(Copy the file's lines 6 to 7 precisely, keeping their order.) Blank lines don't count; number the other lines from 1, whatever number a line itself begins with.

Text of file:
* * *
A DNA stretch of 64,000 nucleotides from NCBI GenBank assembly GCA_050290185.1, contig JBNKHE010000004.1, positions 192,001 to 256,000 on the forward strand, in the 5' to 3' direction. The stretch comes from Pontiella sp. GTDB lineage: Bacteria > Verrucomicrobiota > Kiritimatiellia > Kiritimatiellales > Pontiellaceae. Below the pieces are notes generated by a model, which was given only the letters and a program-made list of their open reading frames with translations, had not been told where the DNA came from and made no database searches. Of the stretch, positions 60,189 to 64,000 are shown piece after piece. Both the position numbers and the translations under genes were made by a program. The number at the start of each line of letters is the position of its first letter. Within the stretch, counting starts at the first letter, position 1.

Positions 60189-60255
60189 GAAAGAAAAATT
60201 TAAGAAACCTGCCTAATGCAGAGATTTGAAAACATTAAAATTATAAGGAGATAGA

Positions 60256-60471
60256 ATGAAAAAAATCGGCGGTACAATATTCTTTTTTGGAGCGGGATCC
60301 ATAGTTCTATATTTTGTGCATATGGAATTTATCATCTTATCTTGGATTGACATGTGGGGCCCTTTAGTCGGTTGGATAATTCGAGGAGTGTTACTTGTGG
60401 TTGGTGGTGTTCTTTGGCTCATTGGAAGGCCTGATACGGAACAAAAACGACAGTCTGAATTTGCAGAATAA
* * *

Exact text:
60256 ATGAAAAAAATCGGCGGTACAATATTCTTTTTTGGAGCGGGATCC
60301 ATAGTTCTATATTTTGTGCATATGGAATTTATCATCTTATCTTGGATTGACATGTGGGGCCCTTTAGTCGGTTGGATAATTCGAGGAGTGTTACTTGTGG